The use of plastic or metal molecular models is an indispensable tool in attempting to understand the many subtle three dimensional effects in chemical reactivity. Such model are particularly useful in studying properties such as molecular strain, steric effects, stereoselectivity, conformation etc in a relatively qualitative manner. Frequently however, one encounters more quantitative questions. Which of two molecules is the more strained? Which face of a molecule is the more hindered? What is the most stable molecular conformation? What is the distance between two atoms or the dihedral angle between two vicinal hydrogens in a molecule? Plastic models can only provide very limited answers to such questions, and a more quantitative treatment has to be used. In theory, one such treatment might be to solve the Schroedinger wave equation for the molecule in question to the desired level of accuracy. Unfortunately, the "desired accuracy" for many of the phenomena noted above is of the order of 4 - 20 kJ/mol, and even for quite simple molecules this can be prohibitive in terms of computer time.

It has been frequently noted however that several molecular properties can be accurately expressed in terms of a summation of individual bond properties, without the need to explicitly solve any wave equations. Studying such molecular properties in terms of non-quantum mechanical models has become known as the Molecular Mechanics approach (MM). Briefly, MM assumes that the energy of a molecular system comprises essentially five additive, and non-interacting, terms. These are;

  1. The sum of all diatomic bond stretches (each expressed as a simple Hookes law potential).
  2. The sum of all triatomic bond angle deformations (also a simple Hookes law potential)
  3. The sum of all tetra-atomic bond torsions (a cosine dependance)
  4. The sum of all non-bonded Van der Waals repulsions (using a simple 6/12 potential).
  5. The sum of all electrostatic attractions of individual bond dipoles.
Each of these functions are mathematically extremely simple and computationally fast to evaluate, provided one has access to simple parameters such as stretching force constants, bond dipole moments, etc. The total energy is simply summed over all these terms. Clearly, terms 1-3 will account for any strain present in the system, term 4 expresses steric repulsion and term 5 covers hydrogen bonding etc. For a specified molecular system, the MM model strives to minimise this total energy, by adjusting all the bond lengths, angles, and torsion angles (which together allow for all the possible 3N-6 degrees of freedom in the molecule). This process is the mathematical equivalent of actually bending bits of plastic etc together in order to construct your model.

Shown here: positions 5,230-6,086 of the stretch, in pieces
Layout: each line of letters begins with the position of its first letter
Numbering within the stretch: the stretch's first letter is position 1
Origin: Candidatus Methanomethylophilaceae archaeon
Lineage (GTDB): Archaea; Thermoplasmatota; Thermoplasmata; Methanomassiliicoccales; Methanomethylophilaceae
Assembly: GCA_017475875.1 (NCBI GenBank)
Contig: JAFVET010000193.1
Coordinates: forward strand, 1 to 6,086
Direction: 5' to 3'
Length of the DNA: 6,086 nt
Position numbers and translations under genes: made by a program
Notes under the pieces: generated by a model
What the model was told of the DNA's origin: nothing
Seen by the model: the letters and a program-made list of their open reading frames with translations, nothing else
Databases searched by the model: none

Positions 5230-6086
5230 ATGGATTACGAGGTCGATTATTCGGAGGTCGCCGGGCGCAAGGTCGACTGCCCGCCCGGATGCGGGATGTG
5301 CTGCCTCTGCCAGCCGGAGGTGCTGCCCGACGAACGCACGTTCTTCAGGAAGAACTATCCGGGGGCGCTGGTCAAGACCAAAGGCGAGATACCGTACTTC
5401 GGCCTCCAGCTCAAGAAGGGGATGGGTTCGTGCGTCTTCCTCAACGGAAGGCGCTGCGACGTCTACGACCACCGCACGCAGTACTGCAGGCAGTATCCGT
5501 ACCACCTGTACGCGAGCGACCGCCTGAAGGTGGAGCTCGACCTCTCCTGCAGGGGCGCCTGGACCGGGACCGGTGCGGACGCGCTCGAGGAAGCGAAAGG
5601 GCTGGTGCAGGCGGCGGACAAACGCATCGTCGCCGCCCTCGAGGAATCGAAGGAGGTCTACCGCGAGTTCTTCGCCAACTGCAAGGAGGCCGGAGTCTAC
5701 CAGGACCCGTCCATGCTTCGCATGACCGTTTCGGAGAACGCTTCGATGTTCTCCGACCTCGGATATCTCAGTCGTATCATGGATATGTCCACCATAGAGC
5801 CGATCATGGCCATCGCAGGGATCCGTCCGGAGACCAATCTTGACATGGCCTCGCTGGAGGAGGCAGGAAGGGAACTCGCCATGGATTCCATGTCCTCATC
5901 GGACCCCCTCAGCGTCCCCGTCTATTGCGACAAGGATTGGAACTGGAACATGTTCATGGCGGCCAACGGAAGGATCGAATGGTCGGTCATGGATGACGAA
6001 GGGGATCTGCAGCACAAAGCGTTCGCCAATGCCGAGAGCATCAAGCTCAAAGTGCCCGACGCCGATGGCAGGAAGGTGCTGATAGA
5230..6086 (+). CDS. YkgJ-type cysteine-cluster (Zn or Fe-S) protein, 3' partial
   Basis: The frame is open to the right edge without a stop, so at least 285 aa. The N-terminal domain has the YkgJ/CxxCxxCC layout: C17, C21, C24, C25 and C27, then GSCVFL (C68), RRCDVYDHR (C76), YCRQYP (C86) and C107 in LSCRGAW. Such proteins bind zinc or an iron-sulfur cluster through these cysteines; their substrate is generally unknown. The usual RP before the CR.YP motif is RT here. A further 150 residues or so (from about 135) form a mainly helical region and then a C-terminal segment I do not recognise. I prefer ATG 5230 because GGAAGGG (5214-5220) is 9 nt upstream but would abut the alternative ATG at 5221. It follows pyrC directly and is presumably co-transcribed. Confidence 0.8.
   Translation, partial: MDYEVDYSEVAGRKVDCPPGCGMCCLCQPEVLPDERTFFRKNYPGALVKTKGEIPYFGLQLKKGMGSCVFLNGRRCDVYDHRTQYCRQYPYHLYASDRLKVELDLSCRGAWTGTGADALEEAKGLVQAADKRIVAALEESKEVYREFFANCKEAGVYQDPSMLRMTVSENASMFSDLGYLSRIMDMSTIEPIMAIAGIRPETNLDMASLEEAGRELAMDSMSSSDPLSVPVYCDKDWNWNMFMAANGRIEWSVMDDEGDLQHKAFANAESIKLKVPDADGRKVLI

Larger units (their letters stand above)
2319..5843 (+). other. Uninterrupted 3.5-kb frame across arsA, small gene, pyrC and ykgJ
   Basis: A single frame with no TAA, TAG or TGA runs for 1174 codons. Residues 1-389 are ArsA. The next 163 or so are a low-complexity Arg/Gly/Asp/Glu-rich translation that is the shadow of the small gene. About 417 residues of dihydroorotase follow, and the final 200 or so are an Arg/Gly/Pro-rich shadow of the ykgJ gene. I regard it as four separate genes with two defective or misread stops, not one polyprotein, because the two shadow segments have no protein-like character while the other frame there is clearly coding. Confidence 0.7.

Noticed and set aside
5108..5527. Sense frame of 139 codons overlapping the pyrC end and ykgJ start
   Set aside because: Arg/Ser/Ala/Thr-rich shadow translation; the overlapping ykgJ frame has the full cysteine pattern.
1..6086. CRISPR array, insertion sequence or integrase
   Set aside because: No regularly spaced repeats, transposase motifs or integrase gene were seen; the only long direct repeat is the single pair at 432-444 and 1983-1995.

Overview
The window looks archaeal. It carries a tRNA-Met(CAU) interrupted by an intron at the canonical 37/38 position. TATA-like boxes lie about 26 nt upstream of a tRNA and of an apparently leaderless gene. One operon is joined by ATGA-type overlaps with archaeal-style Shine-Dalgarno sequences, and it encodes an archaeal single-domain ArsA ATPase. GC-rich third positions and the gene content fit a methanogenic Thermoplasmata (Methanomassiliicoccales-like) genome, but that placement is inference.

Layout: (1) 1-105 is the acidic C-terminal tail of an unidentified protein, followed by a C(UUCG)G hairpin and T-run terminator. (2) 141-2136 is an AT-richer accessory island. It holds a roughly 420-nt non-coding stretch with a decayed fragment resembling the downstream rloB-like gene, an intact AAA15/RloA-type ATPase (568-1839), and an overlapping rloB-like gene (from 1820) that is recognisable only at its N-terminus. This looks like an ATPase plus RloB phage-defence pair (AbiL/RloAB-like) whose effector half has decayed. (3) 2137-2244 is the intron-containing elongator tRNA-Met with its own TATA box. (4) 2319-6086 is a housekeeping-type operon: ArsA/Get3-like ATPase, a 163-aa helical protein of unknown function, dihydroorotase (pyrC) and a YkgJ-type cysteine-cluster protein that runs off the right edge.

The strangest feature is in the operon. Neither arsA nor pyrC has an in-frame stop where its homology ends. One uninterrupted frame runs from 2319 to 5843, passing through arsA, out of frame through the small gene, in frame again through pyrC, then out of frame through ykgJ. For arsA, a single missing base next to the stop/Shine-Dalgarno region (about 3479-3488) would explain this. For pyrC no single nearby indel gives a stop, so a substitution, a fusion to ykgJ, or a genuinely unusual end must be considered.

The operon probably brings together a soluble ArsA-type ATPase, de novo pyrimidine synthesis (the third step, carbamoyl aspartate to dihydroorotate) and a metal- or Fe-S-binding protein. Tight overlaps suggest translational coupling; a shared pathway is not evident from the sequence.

The types of information that this model is capable of giving you include the optimised molecular geometry of a particular conformation, the final total energy (in kJ/mol) and an analysis of this energy in terms of strain, steric effects etc. Such information is capable of providing answers to the questions posed at the start of this introduction. However, if the "bonds" in a molecule cannot be simply related to much simpler diatomic species, ie as in non-classical species such as norbornyl cation, diborane, even aromatic systems, then all the above additivity no longer applies. For this reason, molecular mechanics works best for simple hydrocarbons bearing possibly just a few substituents. Clearly it is also inapplicable for studying reactions, when the breaking of bonds is involved. In this event one has to resort to solving the full wavefunction for the molecular system, although the method can be used for modelling the transition state of the reaction. In this experiment, you will be using the most popular implementation of the MM model, due to Allinger and known as MM2.